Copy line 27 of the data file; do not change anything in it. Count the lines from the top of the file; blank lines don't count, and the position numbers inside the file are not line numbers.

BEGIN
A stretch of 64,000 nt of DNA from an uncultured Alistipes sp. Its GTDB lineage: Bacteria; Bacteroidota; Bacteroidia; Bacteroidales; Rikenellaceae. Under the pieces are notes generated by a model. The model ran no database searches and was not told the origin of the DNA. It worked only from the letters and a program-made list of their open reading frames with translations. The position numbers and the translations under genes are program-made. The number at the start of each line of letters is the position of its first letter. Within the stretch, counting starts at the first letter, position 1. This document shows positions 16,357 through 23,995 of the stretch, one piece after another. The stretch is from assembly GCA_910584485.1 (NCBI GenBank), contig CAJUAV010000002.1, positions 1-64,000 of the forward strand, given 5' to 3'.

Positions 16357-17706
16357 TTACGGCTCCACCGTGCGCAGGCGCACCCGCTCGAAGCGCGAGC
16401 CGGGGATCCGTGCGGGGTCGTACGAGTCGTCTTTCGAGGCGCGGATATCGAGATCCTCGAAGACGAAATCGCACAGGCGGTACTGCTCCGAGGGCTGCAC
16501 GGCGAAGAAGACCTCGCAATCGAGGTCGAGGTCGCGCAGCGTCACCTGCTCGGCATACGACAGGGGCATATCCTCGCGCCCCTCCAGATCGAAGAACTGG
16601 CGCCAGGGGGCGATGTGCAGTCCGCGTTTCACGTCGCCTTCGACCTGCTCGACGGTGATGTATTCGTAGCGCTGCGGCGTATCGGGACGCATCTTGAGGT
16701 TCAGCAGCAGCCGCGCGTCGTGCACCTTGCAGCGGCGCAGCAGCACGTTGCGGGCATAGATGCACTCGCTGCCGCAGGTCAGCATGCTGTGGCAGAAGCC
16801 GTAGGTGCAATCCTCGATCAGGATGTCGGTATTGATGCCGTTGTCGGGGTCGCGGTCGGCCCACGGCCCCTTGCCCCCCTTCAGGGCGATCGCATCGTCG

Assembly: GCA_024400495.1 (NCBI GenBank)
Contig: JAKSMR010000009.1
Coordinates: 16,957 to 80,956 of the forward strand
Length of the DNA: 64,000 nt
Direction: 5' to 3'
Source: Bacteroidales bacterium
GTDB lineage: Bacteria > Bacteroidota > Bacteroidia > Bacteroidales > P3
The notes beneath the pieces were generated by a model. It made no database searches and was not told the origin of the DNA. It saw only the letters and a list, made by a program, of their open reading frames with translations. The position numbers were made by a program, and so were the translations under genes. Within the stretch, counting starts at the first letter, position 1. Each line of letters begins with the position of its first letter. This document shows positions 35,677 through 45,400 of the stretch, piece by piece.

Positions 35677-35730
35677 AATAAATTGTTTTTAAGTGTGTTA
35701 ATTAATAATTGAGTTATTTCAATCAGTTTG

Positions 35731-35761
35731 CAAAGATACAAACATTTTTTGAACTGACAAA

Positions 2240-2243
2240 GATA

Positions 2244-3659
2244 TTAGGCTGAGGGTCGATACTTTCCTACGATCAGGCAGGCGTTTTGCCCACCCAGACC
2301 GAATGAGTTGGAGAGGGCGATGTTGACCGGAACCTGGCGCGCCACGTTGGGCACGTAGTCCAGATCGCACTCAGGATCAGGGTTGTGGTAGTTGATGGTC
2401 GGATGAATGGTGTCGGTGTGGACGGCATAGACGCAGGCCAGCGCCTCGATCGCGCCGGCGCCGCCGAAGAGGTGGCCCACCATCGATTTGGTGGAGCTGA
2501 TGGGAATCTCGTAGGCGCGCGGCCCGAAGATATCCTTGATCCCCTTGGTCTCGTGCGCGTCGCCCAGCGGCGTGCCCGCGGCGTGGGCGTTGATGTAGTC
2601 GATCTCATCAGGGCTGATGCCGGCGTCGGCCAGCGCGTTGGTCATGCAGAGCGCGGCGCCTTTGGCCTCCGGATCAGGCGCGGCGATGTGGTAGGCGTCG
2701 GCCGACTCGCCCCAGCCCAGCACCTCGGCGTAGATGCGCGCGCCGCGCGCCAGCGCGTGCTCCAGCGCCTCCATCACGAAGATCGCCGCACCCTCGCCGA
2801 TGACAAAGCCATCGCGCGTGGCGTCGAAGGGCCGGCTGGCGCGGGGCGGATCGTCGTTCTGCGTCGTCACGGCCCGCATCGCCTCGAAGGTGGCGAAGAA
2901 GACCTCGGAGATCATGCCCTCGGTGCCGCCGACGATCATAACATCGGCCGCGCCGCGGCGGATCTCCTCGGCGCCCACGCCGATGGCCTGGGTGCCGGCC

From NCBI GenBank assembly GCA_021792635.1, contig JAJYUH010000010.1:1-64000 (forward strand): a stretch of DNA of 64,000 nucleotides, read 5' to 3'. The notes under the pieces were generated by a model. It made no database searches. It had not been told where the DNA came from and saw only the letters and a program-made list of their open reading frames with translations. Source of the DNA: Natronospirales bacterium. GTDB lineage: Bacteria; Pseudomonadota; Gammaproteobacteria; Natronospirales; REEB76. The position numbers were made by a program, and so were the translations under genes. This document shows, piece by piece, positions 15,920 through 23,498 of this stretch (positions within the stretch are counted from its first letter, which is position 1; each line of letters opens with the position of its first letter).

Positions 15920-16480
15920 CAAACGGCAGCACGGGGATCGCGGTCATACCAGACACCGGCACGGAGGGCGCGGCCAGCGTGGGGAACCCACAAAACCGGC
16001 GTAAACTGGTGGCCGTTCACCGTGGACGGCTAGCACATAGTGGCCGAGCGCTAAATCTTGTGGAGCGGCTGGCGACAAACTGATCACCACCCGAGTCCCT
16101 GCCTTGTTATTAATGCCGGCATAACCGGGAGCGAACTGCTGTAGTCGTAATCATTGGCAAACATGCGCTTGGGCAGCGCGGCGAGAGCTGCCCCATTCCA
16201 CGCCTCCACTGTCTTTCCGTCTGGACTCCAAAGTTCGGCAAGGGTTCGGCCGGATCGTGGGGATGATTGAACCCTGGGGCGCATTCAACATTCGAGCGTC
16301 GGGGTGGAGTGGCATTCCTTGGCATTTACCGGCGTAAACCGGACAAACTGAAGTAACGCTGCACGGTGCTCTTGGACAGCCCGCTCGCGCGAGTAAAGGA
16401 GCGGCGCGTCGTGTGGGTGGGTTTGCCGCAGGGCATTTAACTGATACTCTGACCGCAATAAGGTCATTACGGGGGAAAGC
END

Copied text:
2401 GGATGAATGGTGTCGGTGTGGACGGCATAGACGCAGGCCAGCGCCTCGATCGCGCCGGCGCCGCCGAAGAGGTGGCCCACCATCGATTTGGTGGAGCTGA